We all know that the use of this type of product is not good for us. But to help your client understand the harm in smoking or using tobacco products, you may have to rely on the intellectual wellness aspect of your coaching model to influence behavior change.
Dangers of Nicotine
Smoking and cigarettes contain nicotine, carbon monoxide, other poisonous gases, tars, and chemical additives for taste and flavor.
More specifically, nicotine increases LDL while lowering HDL cholesterol values. Nicotine also causes blood platelets to stick or aggregate, increasing the likelihood of arterial spasms.
Nicotine also increases the oxygen demands of the heart muscle. Using nicotine also constricts blood vessels and produces cardiac dysrhythmias or irregular heart rates.
Dealing with Smoking Cessation
The challenge before the coach is to help the client to quit.
Smoking cessation can be a very difficult behavior to manage. This might be due, in part, to the fact that quitting tobacco or smoking involves simultaneously breaking the addiction to nicotine and psychological dependence your client has on its use.
Again, this involves a behavior change as we seek to effectively handle both the social and situational stimulus that results in the behavior in our clients who smoke.
Gaining Weight When Quitting Tobacco
Complicating the effort to quit among women especially is the fear of putting on excess weight.
65% of those who quit using nicotine or tobacco products will gain weight, however, the physiological adjustments that are occurring typically account for about 10 pounds of weight gained.
The other additional weight is purely physiological systems stabilizing.
In fact, weight gain is most likely due to changes or shifts in metabolism, a possible slight increase in appetite, and slower transit time of food while in the digestive system.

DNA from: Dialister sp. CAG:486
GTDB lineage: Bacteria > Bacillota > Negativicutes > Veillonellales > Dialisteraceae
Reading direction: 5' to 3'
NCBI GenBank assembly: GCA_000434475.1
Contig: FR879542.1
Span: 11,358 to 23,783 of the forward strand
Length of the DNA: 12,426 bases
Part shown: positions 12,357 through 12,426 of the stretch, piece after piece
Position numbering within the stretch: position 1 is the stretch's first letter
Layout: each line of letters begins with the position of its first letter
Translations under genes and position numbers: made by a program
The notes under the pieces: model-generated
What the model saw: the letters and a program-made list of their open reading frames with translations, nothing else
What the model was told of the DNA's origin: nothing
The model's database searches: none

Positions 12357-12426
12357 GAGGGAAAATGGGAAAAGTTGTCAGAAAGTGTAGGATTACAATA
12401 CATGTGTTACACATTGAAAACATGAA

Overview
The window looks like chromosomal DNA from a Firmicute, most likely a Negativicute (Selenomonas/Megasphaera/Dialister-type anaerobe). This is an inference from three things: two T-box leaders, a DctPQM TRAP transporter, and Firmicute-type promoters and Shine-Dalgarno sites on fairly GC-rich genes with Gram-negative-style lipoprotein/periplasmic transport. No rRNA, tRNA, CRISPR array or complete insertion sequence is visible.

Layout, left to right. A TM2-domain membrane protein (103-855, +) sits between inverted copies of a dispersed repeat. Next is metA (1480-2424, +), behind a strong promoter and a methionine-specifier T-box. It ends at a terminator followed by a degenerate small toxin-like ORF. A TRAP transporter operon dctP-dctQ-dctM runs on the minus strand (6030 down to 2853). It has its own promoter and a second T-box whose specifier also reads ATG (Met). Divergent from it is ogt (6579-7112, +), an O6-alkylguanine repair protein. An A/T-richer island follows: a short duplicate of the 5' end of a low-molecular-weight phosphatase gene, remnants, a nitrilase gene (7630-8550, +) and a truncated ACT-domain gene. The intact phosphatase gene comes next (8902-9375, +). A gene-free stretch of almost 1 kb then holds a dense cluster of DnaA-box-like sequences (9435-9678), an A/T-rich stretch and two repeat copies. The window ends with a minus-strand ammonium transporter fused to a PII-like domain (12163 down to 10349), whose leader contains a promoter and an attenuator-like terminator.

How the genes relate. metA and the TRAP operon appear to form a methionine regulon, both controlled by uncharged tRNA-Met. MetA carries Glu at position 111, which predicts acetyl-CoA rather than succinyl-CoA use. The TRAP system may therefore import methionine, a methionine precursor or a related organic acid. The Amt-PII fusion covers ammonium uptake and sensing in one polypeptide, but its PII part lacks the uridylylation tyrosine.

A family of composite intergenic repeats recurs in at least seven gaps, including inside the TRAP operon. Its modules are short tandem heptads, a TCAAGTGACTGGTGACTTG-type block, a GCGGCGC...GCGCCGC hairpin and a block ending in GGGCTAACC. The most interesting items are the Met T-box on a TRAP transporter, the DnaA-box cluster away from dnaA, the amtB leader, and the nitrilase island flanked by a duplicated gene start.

Weight gain more than 10 pounds is probably caused by eating patterns that have been changed, instead of physiology.
Sometimes it is useful to encourage your client by explaining the benefits of quitting a cigarette or tobacco habit. The timeline for these benefits to be realized can range from 20 minutes up until years ahead.
Benefits of Quitting Cigarettes or Tobacco
- Blood pressure and heart rates decrease, and the temperature of hands and feet returns to normal in 20 minutes
- The risk for a sudden heart attack decreases in the first 24 hours
- The risk for coronary artery disease declines by 50% after one year
- Circulation improves and lung function increases up to 30% within two weeks to three months of quitting
- Lung Cancer risk decreases by 50% after 5 years and coronary heart disease risk recovers to that of a never — smoker after 5 years
- Lung cancer death rate is similar to that of a never — smoker after 10 years
Nicotine is an addictive drug, regardless of how it is ingested. Its effects on the user are similar, whether it is inhaled or absorbed through tissues, as in dipping or chewing tobacco.
If your client smokes, cessation efforts should be a priority in your behavior change strategies.
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